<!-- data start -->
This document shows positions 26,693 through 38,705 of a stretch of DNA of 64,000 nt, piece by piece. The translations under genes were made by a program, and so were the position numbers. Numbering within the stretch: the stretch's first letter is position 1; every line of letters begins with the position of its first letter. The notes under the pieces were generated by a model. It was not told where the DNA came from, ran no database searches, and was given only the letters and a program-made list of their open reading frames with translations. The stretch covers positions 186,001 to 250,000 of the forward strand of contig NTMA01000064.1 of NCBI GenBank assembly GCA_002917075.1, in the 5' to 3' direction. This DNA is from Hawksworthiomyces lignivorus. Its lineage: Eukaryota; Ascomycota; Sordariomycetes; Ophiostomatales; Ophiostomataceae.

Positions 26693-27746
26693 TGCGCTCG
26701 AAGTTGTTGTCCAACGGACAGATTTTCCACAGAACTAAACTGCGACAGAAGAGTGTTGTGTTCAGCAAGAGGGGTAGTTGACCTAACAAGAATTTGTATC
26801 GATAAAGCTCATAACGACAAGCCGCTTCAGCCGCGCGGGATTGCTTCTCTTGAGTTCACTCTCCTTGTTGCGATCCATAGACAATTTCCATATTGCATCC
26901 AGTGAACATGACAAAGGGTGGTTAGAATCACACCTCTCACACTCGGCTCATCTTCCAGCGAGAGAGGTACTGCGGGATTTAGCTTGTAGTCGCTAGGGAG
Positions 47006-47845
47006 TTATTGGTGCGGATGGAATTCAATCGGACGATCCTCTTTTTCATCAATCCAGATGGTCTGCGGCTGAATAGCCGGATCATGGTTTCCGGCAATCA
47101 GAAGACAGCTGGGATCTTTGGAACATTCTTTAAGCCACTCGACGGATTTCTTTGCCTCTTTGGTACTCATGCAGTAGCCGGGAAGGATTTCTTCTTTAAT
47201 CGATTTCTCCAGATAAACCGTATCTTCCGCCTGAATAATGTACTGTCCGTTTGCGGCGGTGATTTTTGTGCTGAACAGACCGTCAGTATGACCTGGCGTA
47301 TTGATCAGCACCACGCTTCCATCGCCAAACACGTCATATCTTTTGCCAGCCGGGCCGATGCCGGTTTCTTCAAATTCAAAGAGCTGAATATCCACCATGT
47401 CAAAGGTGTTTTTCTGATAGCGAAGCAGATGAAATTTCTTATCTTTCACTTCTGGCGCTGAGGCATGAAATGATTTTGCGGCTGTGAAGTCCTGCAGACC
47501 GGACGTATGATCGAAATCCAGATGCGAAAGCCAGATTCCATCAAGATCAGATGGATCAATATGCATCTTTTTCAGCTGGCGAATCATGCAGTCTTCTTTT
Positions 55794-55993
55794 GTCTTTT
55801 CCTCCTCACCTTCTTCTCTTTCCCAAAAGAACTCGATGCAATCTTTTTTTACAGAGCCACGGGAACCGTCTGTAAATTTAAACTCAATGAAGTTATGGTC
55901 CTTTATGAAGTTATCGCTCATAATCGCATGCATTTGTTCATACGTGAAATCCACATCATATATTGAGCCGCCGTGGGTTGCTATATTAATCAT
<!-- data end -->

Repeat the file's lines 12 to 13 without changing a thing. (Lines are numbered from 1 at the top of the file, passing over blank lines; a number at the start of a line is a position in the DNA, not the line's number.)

47401 CAAAGGTGTTTTTCTGATAGCGAAGCAGATGAAATTTCTTATCTTTCACTTCTGGCGCTGAGGCATGAAATGATTTTGCGGCTGTGAAGTCCTGCAGACC
47501 GGACGTATGATCGAAATCCAGATGCGAAAGCCAGATTCCATCAAGATCAGATGGATCAATATGCATCTTTTTCAGCTGGCGAATCATGCAGTCTTCTTTT